Feb 2, 2018

California Today: Hot Winter Means Snowpack Is Far Below Normal

California
USA
by
Matt Stevens and Julie Turkewitz
,
The New York Times
Snow partially covered the Sierra Nevada in central California in 2016. Photo: Henry Fountain, The New York Times
Snow partially covered the Sierra Nevada in central California in 2016. Photo: Henry Fountain, The New York Times

A heat wave baked Southern California this week, breaking temperature records across the region. And officials say it has been warm in Northern California, too, causing much of the area’s precipitation to fall as rain instead of snow.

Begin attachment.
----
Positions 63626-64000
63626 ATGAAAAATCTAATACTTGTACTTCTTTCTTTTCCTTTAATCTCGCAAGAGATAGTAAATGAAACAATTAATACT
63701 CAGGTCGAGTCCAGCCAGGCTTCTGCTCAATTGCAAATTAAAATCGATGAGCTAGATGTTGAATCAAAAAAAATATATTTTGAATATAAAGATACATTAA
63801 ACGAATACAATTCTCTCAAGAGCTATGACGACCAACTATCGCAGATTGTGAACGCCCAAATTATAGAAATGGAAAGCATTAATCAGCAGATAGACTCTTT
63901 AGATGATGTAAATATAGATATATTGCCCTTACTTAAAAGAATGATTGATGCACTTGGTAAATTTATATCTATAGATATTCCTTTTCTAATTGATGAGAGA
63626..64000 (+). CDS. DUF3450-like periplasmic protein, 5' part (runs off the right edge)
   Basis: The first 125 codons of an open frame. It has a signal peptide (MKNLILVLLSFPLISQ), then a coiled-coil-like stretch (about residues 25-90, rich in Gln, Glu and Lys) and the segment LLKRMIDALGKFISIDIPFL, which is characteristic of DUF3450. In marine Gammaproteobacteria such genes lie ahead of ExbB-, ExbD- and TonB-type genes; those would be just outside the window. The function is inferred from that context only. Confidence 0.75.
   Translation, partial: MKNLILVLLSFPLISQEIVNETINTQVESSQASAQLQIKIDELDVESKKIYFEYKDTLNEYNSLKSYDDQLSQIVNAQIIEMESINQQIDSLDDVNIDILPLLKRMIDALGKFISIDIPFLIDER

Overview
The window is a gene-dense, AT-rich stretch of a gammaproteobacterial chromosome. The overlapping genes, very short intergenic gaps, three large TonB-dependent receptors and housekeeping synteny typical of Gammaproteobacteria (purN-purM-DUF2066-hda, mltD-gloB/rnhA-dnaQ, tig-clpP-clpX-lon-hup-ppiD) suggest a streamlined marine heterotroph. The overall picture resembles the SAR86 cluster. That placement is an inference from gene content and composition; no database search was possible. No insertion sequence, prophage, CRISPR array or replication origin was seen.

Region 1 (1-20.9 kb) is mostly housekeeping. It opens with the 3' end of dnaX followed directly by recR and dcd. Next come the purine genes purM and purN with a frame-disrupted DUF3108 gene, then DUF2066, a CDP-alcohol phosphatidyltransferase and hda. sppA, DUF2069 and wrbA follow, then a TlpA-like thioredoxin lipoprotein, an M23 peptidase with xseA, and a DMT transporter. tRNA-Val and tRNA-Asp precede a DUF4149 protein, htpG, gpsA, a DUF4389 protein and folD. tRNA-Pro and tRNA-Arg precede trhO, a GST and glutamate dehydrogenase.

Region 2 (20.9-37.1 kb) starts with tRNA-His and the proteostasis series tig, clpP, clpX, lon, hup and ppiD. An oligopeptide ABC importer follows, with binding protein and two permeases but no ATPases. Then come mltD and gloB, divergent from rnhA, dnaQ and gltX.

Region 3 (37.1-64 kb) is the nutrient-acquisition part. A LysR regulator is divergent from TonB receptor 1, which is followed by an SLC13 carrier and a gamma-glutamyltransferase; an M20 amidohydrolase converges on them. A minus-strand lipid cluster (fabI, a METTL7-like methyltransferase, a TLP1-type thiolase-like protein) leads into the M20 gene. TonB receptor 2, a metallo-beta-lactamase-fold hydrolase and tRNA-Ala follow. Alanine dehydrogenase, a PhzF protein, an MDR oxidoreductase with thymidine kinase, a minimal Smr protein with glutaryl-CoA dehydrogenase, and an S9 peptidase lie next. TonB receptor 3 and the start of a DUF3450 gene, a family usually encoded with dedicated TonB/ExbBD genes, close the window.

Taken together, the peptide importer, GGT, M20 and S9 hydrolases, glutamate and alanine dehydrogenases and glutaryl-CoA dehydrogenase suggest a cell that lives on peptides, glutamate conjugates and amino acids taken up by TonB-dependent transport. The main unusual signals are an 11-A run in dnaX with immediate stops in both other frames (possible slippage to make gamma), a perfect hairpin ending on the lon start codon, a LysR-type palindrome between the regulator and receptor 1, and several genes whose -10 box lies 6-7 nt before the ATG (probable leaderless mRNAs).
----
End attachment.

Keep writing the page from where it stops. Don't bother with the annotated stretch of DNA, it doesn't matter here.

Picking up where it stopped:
Even so, it hasn’t rained nearly as much as the previous year, which was extraordinarily wet. According to one important index, the northern Sierra Nevada has gotten only about 20 inches of rain since Oct. 1 — 70 percent of average for this time of year.

The state’s snowpack is faring even worse. State data says that the amount of water held in the snow right now is only about 27 percent of normal. A state water official manually measured the snowpack at one location Thursday morning, and found only 13.6 inches of snow on the ground; that snow had 2.6 inches of water content in it, which officials say is just 14 percent of what is considered average for early February.